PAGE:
The permit was initially denied in May 2009. Despite that denial, however, Tedder wrote a letter giving TXO permission to use the lake water. Three weeks later, the council approved the permit and allowed XTO to take enough water for its first round of fracking and drilling, on the condition the company would eventually replace the water.
Residents were upset, because there had been nothing on the council’s agenda about using water from the lake.
XTO also needed permission from TCEQ to take the water. The state agency regulates water rights, which puts it in charge of temporary water-use permits. TCEQ granted the company a one-time permit to take 3.2 million gallons. That permit expired on Dec. 28, 2010.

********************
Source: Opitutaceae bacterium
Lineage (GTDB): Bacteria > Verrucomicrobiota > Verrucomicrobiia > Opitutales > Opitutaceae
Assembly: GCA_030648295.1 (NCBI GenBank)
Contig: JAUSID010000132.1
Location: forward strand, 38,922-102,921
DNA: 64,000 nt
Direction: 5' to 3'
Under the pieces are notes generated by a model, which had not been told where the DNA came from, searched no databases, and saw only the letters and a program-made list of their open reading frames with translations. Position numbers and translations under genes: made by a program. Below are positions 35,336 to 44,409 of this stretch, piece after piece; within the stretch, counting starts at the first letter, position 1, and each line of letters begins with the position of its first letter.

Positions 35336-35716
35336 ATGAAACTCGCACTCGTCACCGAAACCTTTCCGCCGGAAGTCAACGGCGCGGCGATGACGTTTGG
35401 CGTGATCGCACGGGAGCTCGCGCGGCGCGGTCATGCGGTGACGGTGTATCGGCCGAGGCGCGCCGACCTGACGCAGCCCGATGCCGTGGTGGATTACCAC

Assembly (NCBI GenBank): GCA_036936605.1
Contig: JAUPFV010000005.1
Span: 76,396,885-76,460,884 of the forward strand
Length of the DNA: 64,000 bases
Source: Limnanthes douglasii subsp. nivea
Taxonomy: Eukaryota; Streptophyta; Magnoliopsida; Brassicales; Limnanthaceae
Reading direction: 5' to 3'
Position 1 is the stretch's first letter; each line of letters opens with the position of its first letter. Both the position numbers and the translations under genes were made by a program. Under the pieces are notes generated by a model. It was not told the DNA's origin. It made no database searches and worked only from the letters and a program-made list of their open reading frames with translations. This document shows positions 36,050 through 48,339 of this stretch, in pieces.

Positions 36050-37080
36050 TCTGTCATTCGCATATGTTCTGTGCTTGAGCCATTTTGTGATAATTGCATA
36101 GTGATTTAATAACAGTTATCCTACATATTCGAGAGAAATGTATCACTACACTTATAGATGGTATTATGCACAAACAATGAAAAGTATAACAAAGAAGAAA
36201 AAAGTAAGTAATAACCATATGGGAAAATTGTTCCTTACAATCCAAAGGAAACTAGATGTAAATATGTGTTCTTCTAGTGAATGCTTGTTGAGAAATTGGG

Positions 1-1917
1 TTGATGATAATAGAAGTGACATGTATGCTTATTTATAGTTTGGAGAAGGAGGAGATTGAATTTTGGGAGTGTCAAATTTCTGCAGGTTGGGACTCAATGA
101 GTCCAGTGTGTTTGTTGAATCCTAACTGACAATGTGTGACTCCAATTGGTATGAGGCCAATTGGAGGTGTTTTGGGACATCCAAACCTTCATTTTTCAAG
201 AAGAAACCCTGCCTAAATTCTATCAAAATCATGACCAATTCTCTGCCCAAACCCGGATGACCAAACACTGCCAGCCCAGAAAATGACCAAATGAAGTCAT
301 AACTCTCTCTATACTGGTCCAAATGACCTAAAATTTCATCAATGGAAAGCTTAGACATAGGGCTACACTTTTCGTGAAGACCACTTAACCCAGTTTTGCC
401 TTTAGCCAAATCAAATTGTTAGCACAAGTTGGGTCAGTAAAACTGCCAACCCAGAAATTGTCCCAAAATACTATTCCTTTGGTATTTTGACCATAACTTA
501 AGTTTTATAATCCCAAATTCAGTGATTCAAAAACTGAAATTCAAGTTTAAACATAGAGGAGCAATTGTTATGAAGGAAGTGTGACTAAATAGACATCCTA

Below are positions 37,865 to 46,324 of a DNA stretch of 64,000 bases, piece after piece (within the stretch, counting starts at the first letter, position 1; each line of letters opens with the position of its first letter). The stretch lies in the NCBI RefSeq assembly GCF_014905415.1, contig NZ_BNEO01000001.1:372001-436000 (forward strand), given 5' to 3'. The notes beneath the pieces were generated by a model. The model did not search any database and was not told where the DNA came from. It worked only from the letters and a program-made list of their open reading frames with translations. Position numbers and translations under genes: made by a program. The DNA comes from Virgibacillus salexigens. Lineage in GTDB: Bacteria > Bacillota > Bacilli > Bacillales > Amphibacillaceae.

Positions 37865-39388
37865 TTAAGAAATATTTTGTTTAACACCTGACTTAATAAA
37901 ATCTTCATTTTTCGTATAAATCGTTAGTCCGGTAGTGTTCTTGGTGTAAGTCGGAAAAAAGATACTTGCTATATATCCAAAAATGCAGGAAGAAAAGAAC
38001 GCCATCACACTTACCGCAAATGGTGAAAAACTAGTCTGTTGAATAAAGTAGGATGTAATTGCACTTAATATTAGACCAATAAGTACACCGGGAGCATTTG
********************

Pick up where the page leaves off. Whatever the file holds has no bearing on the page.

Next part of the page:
Perhaps not surprisingly, XTO came back asking for more lake water. What happened next eventually got Tedder into hot water with residents.
This time with the city council’s approval, the mayor issued another letter of permission extending TCEQ’s drilling and water-use permit for three years, with no limits on how much water the company could take. But TCEQ turned down XTO’s request.
In December 2010, local residents photographed what appeared to be a phony water permit posted at the Dalworthington Gardens drill site. The document posted was actually a permit to take well water from Edwards Ranch for a drill site in Fort Worth.
Suann Lundsberg, a spokeswoman for XTO, denied that her company took more water from the lake than allowed.